Australian shares rose today, winning back a good chunk of losses in the previous session, as data showed the economy slowed in the third quarter but was still growing at a faster pace than any other developed nation.
The benchmark S&P/ASX 200 index rose 16.8 points, or 0.4 per cent, to at 4520.4, after falling 0.6 per cent on Tuesday.
"It was a solid, if not spectacular performance, with shares grinding higher despite another indifferent showing on Wall Street and the underwhelming local GDP print," said Tim Waterer, strategist at CMC Markets.
Gross domestic product (GDP) rose 0.5 per cent in the third quarter, in line with forecasts albeit the smallest rise since early 2011.
The Reserve Bank of Australia (RBA) cut interest rates to a record-matching low of 3 per cent yesterday and investors suspect further easing will be needed to offset a profusion of headwinds, from a falling terms of trade to a high local dollar.
"A lower rate environment will ultimately help drive more allocation away from cash to equities in 2013," said UBS strategist George Boubouras.
"Lower cash rates drive investors towards higher-risk assets to search for a higher return. In all cycles, lower rates drive more risk-seeking behaviour. That is what lower funding costs aim to do - drive equity and property prices higher," he wrote in a report.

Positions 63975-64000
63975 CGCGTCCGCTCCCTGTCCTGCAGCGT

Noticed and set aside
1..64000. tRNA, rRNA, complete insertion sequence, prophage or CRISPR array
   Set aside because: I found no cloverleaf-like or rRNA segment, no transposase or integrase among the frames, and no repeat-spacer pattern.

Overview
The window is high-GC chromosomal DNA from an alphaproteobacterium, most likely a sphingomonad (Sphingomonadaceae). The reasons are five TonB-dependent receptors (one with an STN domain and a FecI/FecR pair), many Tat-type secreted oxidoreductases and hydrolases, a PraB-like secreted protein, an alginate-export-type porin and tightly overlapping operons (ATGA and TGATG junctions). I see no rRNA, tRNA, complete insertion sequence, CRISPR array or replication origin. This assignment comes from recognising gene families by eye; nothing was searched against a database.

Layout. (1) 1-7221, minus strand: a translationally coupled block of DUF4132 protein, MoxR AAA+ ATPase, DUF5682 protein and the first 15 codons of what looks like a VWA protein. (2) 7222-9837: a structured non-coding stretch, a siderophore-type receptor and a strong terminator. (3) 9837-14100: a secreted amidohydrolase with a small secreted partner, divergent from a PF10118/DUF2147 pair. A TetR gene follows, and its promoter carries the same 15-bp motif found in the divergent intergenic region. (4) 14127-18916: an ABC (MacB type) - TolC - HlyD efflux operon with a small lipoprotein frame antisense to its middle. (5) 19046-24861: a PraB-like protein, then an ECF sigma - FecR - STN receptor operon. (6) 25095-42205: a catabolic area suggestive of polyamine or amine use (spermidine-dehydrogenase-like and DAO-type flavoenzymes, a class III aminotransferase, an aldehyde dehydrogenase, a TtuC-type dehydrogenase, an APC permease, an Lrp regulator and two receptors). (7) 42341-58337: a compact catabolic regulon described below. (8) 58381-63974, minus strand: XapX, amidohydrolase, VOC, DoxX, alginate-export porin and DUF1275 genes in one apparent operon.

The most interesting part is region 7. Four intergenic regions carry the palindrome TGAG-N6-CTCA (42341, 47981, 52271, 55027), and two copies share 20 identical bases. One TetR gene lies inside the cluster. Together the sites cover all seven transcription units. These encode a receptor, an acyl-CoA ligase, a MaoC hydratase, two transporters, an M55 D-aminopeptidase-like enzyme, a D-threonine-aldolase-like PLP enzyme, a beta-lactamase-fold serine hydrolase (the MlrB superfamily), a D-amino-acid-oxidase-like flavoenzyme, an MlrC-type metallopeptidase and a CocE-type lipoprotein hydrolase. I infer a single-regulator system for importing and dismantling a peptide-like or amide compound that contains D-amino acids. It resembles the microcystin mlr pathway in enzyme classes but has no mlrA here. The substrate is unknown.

Top banks extended gains after the rate cut, with Commonwealth Bank advancing 1 per cent.
Ten Network requested a trading halt ahead of an announcement in relation to a proposed capital raising.
"The raising will be a bitter pill for shareholders to swallow," said Cameron eacock, strategist at IG Markets.
"Ten is a company bleeding cash, both from its operations and its shareholders. Due to poor programming, Ten has lost significant TV market share and as a result has seen TV ad revenues slump," he said.
Iron ore miner Sundance Resources plunged 12 per cent to 34.5 cents after it said its takeover by Hanlong Group would be delayed to the end of January because the Chinese company has not yet obtained the necessary funding. The deal had been due to close on January 8.
Discovery Metals jumped 2.6 per cent to $1.61 as investors bet its Chinese suitor was likely to be successful with its $1.70 a share, or $824 million, hostile offer, after the copper miner announced it had run into problems at its Boseto mine in Botswana.
"I expect that there would be a few others who'd be quite happy to sell at this price, particularly when you factor in what they (Discovery) just said - that we have to stop mining at the Boseto open cut," said Pieter Bruinstroop, an analyst at broker Octa Phillip.
Coal of Africa's fell 8 per cent to 17.5 cents after workers at its Mooiplaats colliery in South Africa embarked on an illegal strike following the suspension of four workers.